Research Reveals Why Chimpanzees Attack Humans

angry chimpanzee photo

Image credit: barnoid/Flickr

Chimpanzees may be humans' closest relatives in the animal kingdom but when the two species are forced to live alongside one another, the relationship is not always rosy. Even in Bossou, Guinea, where chimpanzees are revered, conflict sometimes breaks out.

While the residents of Bossou are required by their religious beliefs to defend chimpanzees—even after they have been attacked—there are no such mandates to protect people. But by observing these interactions, researchers have gained new insight into chimpanzee attacks.Kimberley Hockings, a researcher at the New University of Lisbon in Portugal, who helped edit the research, explained:

Humans have long exploited nonhuman primates, our closest living relatives, for food, traditional medicine and even as pets. Yet in some societies nonhuman primates are revered as godlike creatures. In Bossou the villagers considered the chimpanzees a sacred totem animal.

Still, this revered status did not stop attacks from occurring. The research team investigated 11 such incidents and interviewed survivors, family members and friends. On the whole, victims and their relatives were typically angry with and fearful of chimpanzees after attacks—but were still able to draw on their beliefs to explain why protection of the species was important.

"The relationship between humans and nonhuman primates worldwide is complex," Hockings commented, and "wild animals attack hundreds of people globally every year and while most nonhuman primates are fearful of humans certain species such as chimpanzees and baboons have a higher tendency to attack."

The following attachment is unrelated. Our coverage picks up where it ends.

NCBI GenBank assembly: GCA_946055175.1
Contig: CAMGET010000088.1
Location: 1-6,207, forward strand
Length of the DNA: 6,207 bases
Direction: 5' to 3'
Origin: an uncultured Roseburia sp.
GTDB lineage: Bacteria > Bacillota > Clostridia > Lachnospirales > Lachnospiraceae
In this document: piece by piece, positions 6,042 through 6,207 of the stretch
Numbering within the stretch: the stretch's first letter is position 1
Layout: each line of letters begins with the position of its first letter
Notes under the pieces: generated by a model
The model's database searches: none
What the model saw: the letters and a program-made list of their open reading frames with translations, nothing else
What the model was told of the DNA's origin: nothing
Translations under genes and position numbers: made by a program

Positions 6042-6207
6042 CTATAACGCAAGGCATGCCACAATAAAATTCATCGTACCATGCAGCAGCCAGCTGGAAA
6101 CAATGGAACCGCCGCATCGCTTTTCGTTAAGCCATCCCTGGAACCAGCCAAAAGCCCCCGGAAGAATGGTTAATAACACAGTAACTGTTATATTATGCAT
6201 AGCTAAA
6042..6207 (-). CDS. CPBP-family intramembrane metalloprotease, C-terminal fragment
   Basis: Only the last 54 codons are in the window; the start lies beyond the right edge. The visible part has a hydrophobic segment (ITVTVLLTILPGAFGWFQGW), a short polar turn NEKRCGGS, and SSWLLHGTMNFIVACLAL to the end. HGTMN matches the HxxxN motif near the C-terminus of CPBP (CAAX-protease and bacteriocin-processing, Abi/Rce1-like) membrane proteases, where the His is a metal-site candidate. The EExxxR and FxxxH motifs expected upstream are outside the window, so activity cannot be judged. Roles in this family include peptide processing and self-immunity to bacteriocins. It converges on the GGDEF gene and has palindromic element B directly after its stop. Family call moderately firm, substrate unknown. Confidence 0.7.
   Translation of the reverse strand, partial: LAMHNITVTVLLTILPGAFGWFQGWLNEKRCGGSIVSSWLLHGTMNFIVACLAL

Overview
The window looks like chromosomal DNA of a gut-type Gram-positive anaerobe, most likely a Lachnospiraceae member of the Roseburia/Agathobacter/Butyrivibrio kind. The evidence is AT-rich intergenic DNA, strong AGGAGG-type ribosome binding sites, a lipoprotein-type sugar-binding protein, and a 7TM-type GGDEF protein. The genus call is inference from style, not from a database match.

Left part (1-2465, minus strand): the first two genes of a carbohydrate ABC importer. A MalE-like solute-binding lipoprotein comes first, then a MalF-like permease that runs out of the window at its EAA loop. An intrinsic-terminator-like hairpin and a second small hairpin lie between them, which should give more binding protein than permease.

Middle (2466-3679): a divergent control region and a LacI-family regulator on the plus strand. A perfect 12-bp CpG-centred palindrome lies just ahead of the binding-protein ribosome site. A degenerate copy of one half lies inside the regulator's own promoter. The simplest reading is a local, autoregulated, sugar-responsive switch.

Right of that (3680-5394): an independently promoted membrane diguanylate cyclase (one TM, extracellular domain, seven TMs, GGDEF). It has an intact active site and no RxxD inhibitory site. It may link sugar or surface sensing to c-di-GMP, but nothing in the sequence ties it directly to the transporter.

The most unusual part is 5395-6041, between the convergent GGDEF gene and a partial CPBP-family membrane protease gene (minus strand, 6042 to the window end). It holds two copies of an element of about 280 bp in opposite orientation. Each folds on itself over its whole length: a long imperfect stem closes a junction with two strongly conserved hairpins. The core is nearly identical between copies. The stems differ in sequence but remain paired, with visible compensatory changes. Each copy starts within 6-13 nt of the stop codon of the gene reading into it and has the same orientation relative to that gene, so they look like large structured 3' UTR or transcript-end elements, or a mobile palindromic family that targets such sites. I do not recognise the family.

Through analysis of these incidents, the team was able to determine why chimpanzees attack when they do.

happy chimpanzee photo

Image credit: Schristia/Flickr

Why Chimpanzees Attack

The team noticed that the majority of attacks occurred during periods when wild foods were scarce. Also important, researchers noted, was that attacks were typically accompanied by an increase in incidents of crop-raiding and coincided with periods of heavy cultivation.

These factors show that humans and chimpanzees are competing for limited resources in the transitional zones between protected habitat and human settlement. As primate habitat is degraded, human-chimpanzee competition will increase and conflict will become more common.

Restoring habitat, then, is the single most important action for reducing resource-based attacks on humans. Researchers also suggest that villagers avoid planting crops and trees that are especially attractive to chimpanzees and that they keep transported food out of sight.

"Across Asia, America and Africa we cannot ignore that humans and other primates are increasingly coming into contact, competition and conflict," Hockings said.

Until habitat can be restored, understanding the relationship between humans and apes will be an essential element of primate conservation.

Read more about chimpanzees:
When This Happens To Humans It's Called Genocide: West African Chimpanzee Population Shows Dramatic Declines
Chimpanzees Even Smarter Than We Thought - Can Mentally Measure Pouring Liquid's Volume
Chimpanzees Feel Death Like People - Are Even More Like Humans Than We Think

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